When we think of war, we usually think of planes and tanks, bombs and guns, but lately I have been wondering just what the life of a foot soldier was like. My grandfather served in World War I, and after reading a little bit about what it was like for the men in the trenches, I find myself feeling very thankful that my grandfather was a cook. I don’t know how he got that position, considering that so many soldiers were needed, and the number needed grew daily, or even hourly, I just don’t know how he was so blessed to be a cook. Grandpa Byer was always such a gentle, soft hearted man, so I have a really hard time imagining him in a position of having to kill someone. I read that when new foot soldiers came to the front, many lost their lives on the first day, because they got into the trenches, and got an overwhelming urge to peek out over the top to see if the enemy was coming. The instant they peeked over the top, a sniper’s bullet would rip through their head, killing them instantly. The commanding officers began telling the new men to keep their head down…no matter what.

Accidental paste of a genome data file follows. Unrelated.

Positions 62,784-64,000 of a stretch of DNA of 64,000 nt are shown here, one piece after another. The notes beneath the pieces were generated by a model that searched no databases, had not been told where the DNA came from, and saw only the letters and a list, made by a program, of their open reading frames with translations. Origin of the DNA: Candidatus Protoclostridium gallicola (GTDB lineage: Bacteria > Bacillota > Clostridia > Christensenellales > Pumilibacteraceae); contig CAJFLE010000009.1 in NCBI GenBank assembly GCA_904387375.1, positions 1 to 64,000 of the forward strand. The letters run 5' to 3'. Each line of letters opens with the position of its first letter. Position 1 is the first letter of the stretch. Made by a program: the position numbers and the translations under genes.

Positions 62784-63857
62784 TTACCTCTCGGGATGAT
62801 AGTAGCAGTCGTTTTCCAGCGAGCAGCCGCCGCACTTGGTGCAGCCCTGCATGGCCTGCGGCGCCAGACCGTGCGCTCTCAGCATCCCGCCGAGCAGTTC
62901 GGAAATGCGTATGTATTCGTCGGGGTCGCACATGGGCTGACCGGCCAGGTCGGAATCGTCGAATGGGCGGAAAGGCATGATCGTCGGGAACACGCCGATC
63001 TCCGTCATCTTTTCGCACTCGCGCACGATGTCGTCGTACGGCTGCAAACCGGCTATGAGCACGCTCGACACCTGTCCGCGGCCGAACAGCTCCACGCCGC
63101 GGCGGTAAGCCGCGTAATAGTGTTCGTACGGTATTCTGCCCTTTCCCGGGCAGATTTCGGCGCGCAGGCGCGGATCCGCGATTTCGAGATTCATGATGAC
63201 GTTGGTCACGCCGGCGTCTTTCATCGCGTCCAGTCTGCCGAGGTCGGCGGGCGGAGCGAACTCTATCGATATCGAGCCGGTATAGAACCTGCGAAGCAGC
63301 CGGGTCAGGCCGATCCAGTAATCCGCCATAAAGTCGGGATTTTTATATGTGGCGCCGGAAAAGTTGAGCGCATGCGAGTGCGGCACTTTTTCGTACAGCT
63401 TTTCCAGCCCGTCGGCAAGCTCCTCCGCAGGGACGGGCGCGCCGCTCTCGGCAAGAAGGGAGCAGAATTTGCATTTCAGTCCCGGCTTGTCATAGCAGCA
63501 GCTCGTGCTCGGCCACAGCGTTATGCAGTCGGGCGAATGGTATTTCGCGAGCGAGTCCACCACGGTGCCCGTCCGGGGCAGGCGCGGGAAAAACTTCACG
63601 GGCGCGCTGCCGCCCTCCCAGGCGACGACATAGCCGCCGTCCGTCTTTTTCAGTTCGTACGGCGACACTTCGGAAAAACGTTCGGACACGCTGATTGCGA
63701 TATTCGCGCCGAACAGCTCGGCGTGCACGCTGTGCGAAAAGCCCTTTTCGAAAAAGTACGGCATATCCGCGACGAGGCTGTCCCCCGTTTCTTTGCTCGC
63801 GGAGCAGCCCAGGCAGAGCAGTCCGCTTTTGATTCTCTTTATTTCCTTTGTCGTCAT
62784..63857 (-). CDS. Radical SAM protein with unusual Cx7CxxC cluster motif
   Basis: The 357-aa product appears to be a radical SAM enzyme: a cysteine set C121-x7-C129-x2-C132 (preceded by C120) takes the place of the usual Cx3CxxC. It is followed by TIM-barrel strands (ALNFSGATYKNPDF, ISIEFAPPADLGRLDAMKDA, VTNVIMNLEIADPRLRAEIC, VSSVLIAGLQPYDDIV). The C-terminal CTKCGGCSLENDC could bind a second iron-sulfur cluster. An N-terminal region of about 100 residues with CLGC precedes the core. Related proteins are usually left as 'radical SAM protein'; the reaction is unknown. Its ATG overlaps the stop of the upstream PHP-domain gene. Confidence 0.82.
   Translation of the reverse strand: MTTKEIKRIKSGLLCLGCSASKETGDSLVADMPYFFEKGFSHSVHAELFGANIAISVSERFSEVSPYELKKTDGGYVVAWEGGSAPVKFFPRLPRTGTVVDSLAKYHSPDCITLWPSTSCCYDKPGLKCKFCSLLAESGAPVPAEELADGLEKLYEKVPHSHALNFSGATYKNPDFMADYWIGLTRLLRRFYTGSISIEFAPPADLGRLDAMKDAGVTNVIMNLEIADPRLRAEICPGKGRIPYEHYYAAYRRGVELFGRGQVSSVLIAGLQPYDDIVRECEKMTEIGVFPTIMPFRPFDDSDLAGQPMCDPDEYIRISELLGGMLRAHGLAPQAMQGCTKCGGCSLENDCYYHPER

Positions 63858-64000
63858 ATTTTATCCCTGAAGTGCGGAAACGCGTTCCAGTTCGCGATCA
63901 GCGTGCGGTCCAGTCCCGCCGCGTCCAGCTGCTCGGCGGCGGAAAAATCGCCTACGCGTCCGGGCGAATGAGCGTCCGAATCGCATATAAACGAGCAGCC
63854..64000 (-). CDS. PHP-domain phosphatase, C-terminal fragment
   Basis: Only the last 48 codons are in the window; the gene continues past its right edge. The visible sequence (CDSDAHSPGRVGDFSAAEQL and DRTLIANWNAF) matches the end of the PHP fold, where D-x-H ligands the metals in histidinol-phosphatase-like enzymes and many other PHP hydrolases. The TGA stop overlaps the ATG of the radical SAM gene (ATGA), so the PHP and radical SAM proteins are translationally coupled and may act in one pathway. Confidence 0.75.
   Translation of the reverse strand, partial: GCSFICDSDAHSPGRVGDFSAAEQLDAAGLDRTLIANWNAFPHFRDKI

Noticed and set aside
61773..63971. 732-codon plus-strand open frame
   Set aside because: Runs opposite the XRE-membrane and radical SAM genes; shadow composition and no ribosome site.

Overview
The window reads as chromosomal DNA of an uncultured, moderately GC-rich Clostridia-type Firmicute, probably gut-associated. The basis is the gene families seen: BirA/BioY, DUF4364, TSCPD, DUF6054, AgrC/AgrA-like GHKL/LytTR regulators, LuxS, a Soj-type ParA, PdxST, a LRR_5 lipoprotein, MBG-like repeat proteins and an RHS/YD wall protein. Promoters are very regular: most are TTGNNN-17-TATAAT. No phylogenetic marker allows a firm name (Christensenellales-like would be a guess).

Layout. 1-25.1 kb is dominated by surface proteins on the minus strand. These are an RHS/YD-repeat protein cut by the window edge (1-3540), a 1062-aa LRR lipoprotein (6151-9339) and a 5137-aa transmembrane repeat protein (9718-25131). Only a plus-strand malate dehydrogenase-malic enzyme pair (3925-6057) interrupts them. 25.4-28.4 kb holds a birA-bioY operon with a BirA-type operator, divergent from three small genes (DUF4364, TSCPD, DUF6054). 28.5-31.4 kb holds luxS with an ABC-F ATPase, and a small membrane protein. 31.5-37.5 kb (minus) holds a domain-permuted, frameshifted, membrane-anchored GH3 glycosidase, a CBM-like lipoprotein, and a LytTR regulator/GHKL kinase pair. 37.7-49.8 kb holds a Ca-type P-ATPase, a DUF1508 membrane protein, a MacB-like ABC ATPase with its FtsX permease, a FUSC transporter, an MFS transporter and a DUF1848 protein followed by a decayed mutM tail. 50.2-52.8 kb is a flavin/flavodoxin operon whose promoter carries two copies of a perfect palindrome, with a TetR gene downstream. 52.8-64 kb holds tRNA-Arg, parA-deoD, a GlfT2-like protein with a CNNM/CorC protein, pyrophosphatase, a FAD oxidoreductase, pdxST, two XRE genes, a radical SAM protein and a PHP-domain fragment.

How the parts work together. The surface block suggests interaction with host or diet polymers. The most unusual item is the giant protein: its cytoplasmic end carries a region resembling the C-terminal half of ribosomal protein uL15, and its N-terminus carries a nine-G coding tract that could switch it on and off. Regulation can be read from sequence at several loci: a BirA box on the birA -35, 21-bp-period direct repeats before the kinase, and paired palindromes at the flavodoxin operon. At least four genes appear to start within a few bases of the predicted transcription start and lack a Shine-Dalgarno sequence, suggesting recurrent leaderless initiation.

World War I was supposed to be a war that ended quickly, but that isn’t how it happened. Going in, it was expected that the whole thing would end after one big movement…shock and awe, I suppose, but the other side had a different idea, and the soldiers were forced to hunker down for the long haul. In the end, the war lasted from the fall of 1914 to the spring of 1918. There was movement in the beginning as the Germans marched through Belgium and France on their way to Paris, but then while the lines did advance and retreat, there was not a lot of movement until the war neared it’s end.
I can’t say that I have much insight into the ways of war, other than what I have been told or have read, but it doesn’t take much imagination to be able to picture those fear filled kids hearing the gun shots all around them, just hoping they can keep their wits about them long enough not to do something stupid that could cost them their lives. I don’t think war has changed so much in recent years either. My brother-in-law, Ron Schulenberg told me a little bit about his war experience during Operation Desert Storm. Ron was a foot soldier, and he told me about marching across the desert, stepping over the bodies of the enemy’s dead soldiers, and getting to the point where something like that no longer made him feel like he was going to be sick. For me, it is hard to imagine how much death you would have to see to put you in a place of being able to just step over a dead body and march on.